Adelphocoris superbus Uhler Hemiptera Miridae

Natural History

Distribution. Rapid plant bug occurs in the United States and Canada principally east of the Great Plains. In western North America it is replaced by superb plant bug, but the two species overlap in the Rocky Mountain region and Great Plains. Both species are native, and there is some thought that they are variants of the same species (Slater and Baranowski, 1978).

Host Plants. These insects are known principally as pests of alfalfa and sweet clover, where they can attain high levels of abundance. Sometimes they move to vegetables, including bean, carrot, celery, and potato. They are also known from field crops such as cotton and sugarbeet, and such weeds as Canada thistle, Cirsium arvense; dock, Rumex sp.; and yarrow, Achillea sp.

Natural Enemies. The little is known about the natural enemies of these insects. In Ontario, the parasitoid Peristenus pallipes (Curtis) (Hymenoptera: Braconidae) was recovered from up to 60% of first generation rapid plant bug nymphs but none from the second generation (Loan, 1965). Some general predators such as the assassin bug Sinea diadema (Fabricius) and the ambush bug, Phymata fasciata (Grey) were thought to affect rapid plant bug in Alberta (Lilly and Hobbs, 1956).

Description and Life Cycle. There are two generations per year in northern areas of the United States. In Canada, there are two generations in southern regions, but only one further north. Overwintering occurs in the egg stage. In Minnesota, eggs of rapid plant bug hatch in May, and by mid-June first generation adults are numerous. Nymphs of the second generation are present in early July, and adults by early August. The second generation adults were observed to deposit eggs in August and September which overwintered. In Utah, superb plant bug exhibits a very similar phenology (Sorenson and Cutler, 1954). In contrast, in a single generation per year population in Alberta, first instars were most abundant in late May, instars 2-3 in mid-June, instars 4-5 in July, and adults from late July-September. Any surviving nymphs and adults die with the onset of winter. The time required for a complete generation is estimated about 55 days under warm conditions.

  1. The eggs are deposited singly in stems of vegetation. The eggs are greenish white or yellow, tend to become reddish near maturity, and measure about 1.2-1.4 mm long, and about 0.3 mm wide. The cylindrical, slightly curved eggs greatly resemble eggs of Eygus spp. (see section on tarnished plant bugs and pale legume bug), but in rapid plant bug the portion of the egg that reaches the surface of the plant, or cap, bears a distinct extension or spine. In superb plant bug, authors who have described eggs (Sorenson and Cutler, 1954; Lilly and Hobbs, 1956) failed to note or illustrate the egg spine or extension; perhaps this indicates that these insects were indeed separate species. Tarnished plant bug and pale legume bug also lack the spine. Incubation of the eggs stage requires about 15-20 days during the summer. Sorenson and Cutler (1954) reported fecundity averaging about 35 and sometimes attaining a level of 100 eggs per female. The larger number is likely more typical in nature.
  2. There are five instars, the mean duration (range) of which is 3.8 (2-6), 2.4 (1-5), 1.8 (1-3), 3.0 (2-4), and 4.3 (3-5) days, for a total nymphal development time of about 15.4 days. The nymphs are brightly colored. They are principally yellow during instar one, but in later instars they are mostly red, with green on the ventral surfaces. In mature nymphs the head is dark. The abdomen bears a broad reddish-brown band near the tip. The antennae bear alternating light and dark bands, usually of red and yellow. The thorax and abdomen lack the dark spots found dorsally on the Lygus spp.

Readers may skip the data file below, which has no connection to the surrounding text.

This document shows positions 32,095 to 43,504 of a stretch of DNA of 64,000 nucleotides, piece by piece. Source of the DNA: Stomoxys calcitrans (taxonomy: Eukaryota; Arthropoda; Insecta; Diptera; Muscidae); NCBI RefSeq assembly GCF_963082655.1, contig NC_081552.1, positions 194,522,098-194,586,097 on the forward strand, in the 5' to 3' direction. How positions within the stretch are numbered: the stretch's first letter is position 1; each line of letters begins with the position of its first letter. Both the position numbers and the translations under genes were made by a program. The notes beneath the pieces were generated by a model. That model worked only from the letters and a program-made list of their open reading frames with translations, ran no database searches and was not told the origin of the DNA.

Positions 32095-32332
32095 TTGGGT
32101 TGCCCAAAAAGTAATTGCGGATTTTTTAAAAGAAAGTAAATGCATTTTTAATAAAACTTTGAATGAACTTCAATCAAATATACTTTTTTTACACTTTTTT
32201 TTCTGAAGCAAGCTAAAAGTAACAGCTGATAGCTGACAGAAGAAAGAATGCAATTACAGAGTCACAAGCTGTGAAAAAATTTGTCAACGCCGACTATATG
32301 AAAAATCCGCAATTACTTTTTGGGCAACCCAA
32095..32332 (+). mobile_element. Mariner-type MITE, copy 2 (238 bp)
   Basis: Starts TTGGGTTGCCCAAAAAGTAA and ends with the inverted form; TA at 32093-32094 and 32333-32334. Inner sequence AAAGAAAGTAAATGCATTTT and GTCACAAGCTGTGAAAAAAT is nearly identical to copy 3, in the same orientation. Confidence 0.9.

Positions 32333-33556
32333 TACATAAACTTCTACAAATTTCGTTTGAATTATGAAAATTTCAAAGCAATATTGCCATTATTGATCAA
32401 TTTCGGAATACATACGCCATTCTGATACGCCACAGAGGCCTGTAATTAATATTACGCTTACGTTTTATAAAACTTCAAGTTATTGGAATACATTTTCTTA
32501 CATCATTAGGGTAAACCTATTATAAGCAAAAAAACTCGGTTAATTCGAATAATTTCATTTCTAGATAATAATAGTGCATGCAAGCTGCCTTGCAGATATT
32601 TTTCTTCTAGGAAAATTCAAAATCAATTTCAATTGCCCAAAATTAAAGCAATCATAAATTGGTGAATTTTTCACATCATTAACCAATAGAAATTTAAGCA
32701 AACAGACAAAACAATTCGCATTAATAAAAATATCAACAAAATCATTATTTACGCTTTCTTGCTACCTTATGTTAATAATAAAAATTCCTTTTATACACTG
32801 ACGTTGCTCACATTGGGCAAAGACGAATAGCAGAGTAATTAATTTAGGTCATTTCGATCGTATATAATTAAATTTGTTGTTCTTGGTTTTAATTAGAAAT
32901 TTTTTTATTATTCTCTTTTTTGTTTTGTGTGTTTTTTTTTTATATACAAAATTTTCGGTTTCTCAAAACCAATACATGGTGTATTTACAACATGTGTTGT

3. The adult measures 6.8-7.4 mm long. The head, legs, and prothorax of the adult plant bugs are yellow to red. In rapid plant bug the pronotum is yellow or yellowish-brown, though usually there are two large black spots near the hind margin of the prono-tum. In superb plant bug, the pronotum is red, and this structure is seldom marked with dark spots. The heme-lytra are brown except for the lateral edges, which are bordered narrowly with yellow in rapid plant bug, and red in superb plant bug. The antennae are black, and broadly ringed with yellowish-white. The adults are active and fly readily when disturbed. However, they rarely fly far or high, so dispersal is not rapid.

The biology of rapid plant bug was described by Hughes (1943), and nymphal morphology was provided by Webster and Stoner (1914). The biology of superb plant bug was given by Sorenson and Cutler (1954) and Lilly and Hobbs (1956).

Adult rapid plant bug.
Adult superb plant bug.


These plant bugs are rarely considered to be significant pests, as they do not normally colonize vegetable crop plants. Damage usually occurs when the bugs disperse from a favored crop or weeds, often due to senescence or harvest. Adelphocoris plant bugs inflict damage on seeds and young tissue in much the same manner as Lygus spp. (see section on tarnished plant bugs and pale legume bug).


Because these plant bugs are not often a pest, insec-ticidal control is rarely warranted. Foliar sprays are effective, if necessary. Effective management of alfalfa can do much to alleviate problems with these plant bugs. As they overwinter in alfalfa stems, close cropping of alfalfa in the autumn and feeding the hay to livestock reduces the overwintering population. Burning of stubble in the spring is sometimes recommended, but this practice also destroys predator populations (Lilly and Hobbs, 1962).

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